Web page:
Editorial: Virtual reality of gaming

Living in the real world can seem lackluster in comparison to the virtual reality of gaming.

The video game industry is booming and there is no sign of decline in the near future. According to the Entertainment Software Association (ESA), the “US video game industry generated a record $36 billion in revenue in 2017, up 18 percent from 2016.”

Game developers are generating worlds and brand new environments that appeal to all walks of life. People are looking for an escape from their everyday realities and finding virtual settings as the perfect vacation destinations.

The most recent craze in the industry is “Fortnite.” This game is developed by Epic Games, which seems to be their biggest hit to date. Oddly enough, “Fortnite” was underwhelming when it first released as a co-op zombie survival game.

On a whim, the developers unveiled the free Battle Royale mode and it became massive. First and foremost, this is a third-person shooter game, but the unique twist is the ability to build.

There are games on the market that are very similar, but for some reason this is the one that stuck. Players have the ability to buy character skins and emotes that allow themselves to be creative and expressive.

The ESA states that 65 percent of households in the United States have at least one person who plays three or more hours of video games a week, and that an average of 1.7 gamers lives in each game-playing household.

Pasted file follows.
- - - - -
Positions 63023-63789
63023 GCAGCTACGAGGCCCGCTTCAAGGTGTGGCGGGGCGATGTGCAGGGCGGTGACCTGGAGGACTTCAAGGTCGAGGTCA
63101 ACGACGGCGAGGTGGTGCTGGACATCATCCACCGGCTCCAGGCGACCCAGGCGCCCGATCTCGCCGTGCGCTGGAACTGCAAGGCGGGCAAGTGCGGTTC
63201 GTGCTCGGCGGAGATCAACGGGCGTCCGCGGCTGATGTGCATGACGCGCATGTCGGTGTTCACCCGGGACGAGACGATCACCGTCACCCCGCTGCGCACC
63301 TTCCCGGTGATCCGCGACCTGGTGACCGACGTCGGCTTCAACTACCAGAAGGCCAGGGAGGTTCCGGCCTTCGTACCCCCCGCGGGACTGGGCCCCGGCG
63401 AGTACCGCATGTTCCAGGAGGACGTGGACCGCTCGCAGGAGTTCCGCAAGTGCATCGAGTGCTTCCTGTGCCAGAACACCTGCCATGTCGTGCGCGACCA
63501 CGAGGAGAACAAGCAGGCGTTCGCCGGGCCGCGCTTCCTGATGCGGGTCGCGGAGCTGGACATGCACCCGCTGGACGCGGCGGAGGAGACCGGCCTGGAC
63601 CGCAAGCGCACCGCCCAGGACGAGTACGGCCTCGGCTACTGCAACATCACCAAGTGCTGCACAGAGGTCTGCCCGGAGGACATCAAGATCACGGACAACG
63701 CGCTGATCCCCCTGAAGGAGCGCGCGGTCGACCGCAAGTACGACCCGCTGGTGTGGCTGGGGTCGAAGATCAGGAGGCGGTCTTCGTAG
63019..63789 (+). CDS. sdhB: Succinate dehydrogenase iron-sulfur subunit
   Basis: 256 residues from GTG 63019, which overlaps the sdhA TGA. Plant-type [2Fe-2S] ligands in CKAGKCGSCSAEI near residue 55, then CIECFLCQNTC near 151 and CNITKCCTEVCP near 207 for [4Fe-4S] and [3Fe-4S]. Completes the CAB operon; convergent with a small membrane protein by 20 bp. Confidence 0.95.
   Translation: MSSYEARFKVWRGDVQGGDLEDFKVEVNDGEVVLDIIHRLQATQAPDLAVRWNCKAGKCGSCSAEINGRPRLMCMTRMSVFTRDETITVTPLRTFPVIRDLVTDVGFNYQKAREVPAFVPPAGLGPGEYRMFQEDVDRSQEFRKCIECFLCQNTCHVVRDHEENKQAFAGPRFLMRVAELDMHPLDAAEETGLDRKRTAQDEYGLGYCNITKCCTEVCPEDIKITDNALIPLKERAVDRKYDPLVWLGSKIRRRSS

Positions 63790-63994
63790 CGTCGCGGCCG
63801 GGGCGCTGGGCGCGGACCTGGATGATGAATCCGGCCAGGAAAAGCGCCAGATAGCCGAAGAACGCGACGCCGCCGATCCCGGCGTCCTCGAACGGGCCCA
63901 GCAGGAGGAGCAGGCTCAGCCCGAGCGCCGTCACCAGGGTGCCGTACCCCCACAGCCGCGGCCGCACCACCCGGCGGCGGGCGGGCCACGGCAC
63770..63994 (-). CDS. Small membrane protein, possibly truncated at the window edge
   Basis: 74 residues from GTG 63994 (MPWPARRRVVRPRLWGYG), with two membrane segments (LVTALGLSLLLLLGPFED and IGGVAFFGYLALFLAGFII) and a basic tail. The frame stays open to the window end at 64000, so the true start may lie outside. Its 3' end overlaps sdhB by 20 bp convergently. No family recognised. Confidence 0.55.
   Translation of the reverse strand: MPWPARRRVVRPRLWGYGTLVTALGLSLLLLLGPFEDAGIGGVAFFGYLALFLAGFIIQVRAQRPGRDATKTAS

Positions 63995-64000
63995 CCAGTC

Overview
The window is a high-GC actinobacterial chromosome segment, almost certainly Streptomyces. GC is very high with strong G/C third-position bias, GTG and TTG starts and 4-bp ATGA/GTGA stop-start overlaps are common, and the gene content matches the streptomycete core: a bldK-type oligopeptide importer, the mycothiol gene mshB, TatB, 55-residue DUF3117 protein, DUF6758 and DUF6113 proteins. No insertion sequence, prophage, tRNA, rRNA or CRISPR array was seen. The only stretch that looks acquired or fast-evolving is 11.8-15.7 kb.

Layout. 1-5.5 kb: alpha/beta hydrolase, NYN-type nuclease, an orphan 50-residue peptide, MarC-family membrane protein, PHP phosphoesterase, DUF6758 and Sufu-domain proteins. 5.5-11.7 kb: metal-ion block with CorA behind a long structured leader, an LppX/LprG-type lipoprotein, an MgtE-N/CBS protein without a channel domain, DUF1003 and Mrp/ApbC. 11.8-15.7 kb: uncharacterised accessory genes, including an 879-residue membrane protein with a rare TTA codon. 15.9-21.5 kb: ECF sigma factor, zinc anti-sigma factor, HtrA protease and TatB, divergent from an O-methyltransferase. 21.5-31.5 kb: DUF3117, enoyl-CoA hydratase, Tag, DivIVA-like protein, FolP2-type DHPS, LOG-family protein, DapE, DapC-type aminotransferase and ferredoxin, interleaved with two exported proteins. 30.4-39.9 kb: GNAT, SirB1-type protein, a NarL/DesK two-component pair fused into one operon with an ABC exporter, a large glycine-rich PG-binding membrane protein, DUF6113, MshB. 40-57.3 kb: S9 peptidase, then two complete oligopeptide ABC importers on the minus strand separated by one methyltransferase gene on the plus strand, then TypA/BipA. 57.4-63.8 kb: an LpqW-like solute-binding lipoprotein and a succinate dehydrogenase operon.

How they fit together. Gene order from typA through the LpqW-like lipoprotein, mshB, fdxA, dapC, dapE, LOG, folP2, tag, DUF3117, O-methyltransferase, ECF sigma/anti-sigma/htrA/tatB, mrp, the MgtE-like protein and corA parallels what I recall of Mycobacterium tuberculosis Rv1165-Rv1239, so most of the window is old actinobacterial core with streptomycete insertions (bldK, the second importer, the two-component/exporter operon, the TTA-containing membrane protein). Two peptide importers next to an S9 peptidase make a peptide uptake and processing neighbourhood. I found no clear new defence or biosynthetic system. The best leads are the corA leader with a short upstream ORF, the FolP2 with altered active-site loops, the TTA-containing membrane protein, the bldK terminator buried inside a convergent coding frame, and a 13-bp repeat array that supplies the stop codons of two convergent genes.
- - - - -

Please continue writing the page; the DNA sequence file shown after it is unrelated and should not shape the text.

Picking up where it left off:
I would argue that those numbers seem incredibly low. The majority of gamers that I personally know play more than eight hours a week, myself included.

My gaming addiction started as a small child. I would stay up all night with my older sister playing “WWE: Day of Reckoning” and “Super Smash Bros. Melee” on the GameCube in secret. Nowadays, I spend my time putting countless hours into “Overwatch” and many of the “Tomb Raider” titles.

All of this raises the question of whether or not we’re spending too much time in virtual reality instead of actual reality. There truly is no serious answer that doesn’t contain personal bias. My interpretation is that we already spend immeasurable hours being a slave to the workforce, which rarely results in happiness.

The entire human experience focuses on searching for more than what we are given. Video games facilitate that exploration. Travel and good company could yield the same results, but to each his own.

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